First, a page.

Our New Girl, Bush Theatre, London
Wednesday 18 January 2012
Fictional nannies tend to range from the magical Mary Poppins ("practically perfect in every way") to the Nanny from Hell who arrives nursing secret dreams of a twisted takeover.
Eschewing the easy, extreme ends of that spectrum, the young Irish playwright Nancy Harris handles the nanny trope with a wonderful sly, sharp humour and thematic subtlety in Our New Girl. Premiered now in Charlotte Gwinner's perfectly pitched and immaculately acted production at the Bush, the piece gives notice of a fresh, natural talent to relish.
Annie, a 28-year-old Irish farm girl (a wonderfully watchful and quirkily laconic Denise Gough) fetches up at the sleek London residence of her prospective employers only to discover that the husband, Richard, hasn't even told his wife that he has hired her. He's a dishy and unstoppably smug plastic surgeon, celebrated as the photogenic face of charitable work amongst the mutilated in war zones and disaster areas, and he's sent up here with delectably restrained hilarity by Mark Bazely. As Hazel, his beautiful, beleaguered and heavily pregnant ex-lawyer wife (excellent Kate Fleetwood) remarks: " I'm keenly aware of the fact that one us would have to lose a limb or something in this house to get you to stick around."
Ludicrously, you can't move in their kitchen for bottles of olive oil, because, on a recent holiday, Hazel developed a girl-crush on the kind of Sicilian earth mother that she thinks would like to be and offered to be her British agent. In fact, she's deluded and conflicted about her maternal feelings and seems to have got into a worrying We Need to Talk About Kevin stand-off with her hurt and rebellious eight-year-old son, Daniel (played to perfecton by Jonathan Teale on the press night).
The stage is thus set for a stingingly perceptive take on (inter alia) modern philosophies of parenthood and the sometimes farcical gap between the right-on spiel-spouting creed and the self-serving practice. The play is acute about the damage that secrets and the lies that can be inflict upon children. Some of these considerations constellate here round a pet tarantula - not a real one, because a tarantula-wrangler would have been too expensive to hire, but quite real-enough-looking (and acting) for me.
Annie does turn out to have an ulterior motive for taking the job -- one which further exposes the impermeable self-love of the husband who is a monster of true philanthropy executed as a sort of vanity project. I did not believe in the ending but if 2012 brings us many better plays, we'll be lucky indeed.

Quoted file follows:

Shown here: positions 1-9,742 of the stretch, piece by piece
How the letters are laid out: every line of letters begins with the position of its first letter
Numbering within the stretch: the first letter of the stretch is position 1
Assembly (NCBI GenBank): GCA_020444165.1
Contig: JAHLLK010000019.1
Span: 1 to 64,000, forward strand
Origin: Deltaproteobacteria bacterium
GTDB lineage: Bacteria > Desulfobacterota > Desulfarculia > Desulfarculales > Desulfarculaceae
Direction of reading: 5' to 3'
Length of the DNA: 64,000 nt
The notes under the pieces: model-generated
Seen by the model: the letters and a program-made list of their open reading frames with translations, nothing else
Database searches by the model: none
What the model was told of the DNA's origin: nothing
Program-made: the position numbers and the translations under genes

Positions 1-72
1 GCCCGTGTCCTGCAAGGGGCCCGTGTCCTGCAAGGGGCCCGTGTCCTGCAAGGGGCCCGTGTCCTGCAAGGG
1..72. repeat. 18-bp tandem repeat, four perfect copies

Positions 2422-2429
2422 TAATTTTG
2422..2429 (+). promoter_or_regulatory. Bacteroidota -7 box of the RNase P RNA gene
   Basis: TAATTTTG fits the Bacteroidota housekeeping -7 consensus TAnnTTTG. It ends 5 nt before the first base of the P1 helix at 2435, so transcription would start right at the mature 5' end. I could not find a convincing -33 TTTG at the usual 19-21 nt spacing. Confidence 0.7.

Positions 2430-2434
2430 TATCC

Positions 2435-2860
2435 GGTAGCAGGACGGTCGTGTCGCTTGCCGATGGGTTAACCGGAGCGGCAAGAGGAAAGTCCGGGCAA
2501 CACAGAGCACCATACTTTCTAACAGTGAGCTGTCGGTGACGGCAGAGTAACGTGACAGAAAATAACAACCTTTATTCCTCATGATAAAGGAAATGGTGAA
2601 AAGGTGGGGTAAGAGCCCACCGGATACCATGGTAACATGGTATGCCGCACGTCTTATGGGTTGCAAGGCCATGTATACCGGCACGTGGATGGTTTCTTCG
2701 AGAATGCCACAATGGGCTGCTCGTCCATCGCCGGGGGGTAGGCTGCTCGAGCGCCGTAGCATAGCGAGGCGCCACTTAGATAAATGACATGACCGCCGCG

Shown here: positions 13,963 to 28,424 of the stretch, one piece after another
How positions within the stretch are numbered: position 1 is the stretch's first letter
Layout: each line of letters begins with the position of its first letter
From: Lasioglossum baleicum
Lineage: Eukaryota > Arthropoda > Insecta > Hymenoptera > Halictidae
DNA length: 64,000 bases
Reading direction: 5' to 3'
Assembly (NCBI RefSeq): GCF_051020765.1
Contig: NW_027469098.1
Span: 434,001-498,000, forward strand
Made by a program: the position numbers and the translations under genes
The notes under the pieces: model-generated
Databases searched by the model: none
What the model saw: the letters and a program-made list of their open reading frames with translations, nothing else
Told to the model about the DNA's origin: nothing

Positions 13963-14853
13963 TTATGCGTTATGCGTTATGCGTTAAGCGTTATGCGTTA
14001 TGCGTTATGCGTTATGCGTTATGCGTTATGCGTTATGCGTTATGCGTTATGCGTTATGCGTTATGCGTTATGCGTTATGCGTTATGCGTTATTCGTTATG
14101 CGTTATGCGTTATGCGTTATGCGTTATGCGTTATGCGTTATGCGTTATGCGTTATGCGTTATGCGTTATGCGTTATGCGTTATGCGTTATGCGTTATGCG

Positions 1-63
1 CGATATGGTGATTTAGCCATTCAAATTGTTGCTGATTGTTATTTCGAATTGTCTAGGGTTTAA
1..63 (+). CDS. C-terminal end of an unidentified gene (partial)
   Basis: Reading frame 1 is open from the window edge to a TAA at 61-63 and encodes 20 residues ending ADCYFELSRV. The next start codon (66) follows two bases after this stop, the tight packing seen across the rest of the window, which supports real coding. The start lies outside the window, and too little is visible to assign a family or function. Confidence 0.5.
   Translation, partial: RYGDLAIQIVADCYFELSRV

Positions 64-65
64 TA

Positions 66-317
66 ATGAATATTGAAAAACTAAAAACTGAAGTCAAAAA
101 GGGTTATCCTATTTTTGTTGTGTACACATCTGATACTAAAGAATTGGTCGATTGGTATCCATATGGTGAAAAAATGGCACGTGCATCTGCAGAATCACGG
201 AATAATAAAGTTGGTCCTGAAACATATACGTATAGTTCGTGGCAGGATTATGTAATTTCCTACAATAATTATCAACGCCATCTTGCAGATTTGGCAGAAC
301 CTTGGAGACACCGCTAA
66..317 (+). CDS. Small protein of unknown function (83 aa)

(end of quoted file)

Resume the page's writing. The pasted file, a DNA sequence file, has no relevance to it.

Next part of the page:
Artists unveils new exhibition inspired by Hastings beachart
Arts & Ents blogs
- 1 Malaysia Airlines MH17 crash: Pro-Russian rebel 'admits to shooting down plane'
- 2 Israel has discovered that it's no longer so easy to get away with murder in the age of social media
- 3 Israel-Gaza conflict: The myth of Hamas’s human shields
- 4 Amy Winehouse unpublished 2004 interview: ‘Ten years from now I’ll be 30, so I’ll maybe have one baby’
- 5 Dutch paedophile club to fight their ban at the European Court of Human Rights
Immigration Street meeting sees local residents demand producers 'go away' and Channel 4 scrap planned series
Hercules, review: Dwayne 'The Rock' Johnson takes centre stage in preposterous film
Fight Club 2: Chuck Palahniuk sequel is a 'meta-fictional comment on the cultural response to the original'
Noel Fielding's 'Luxury Comedy': A land of the outright bizarre
Can Secret Cinema sell 80,000 'Back to the Future' tickets?
Malaysia Airlines flight MH17 crash: 'Nine Britons, 23 Americans and 80 children' feared dead after Boeing passenger jet is 'shot down' near Ukraine-Russia border
Malaysia Airlines MH17 crash: Vladimir Putin is given 'one last chance' to end hostilities in Ukraine
The 'scroungers’ fight back: The welfare claimants battling to alter stereotypes
The truth about conspiracy theories is that some require considering
Malaysia Airlines MH17 crash: Ukrainian military jet was flying close to passenger plane before it was shot down, says Russian officer
Malaysia Airlines MH17 crash: Massive rise in sale of British arms to Russia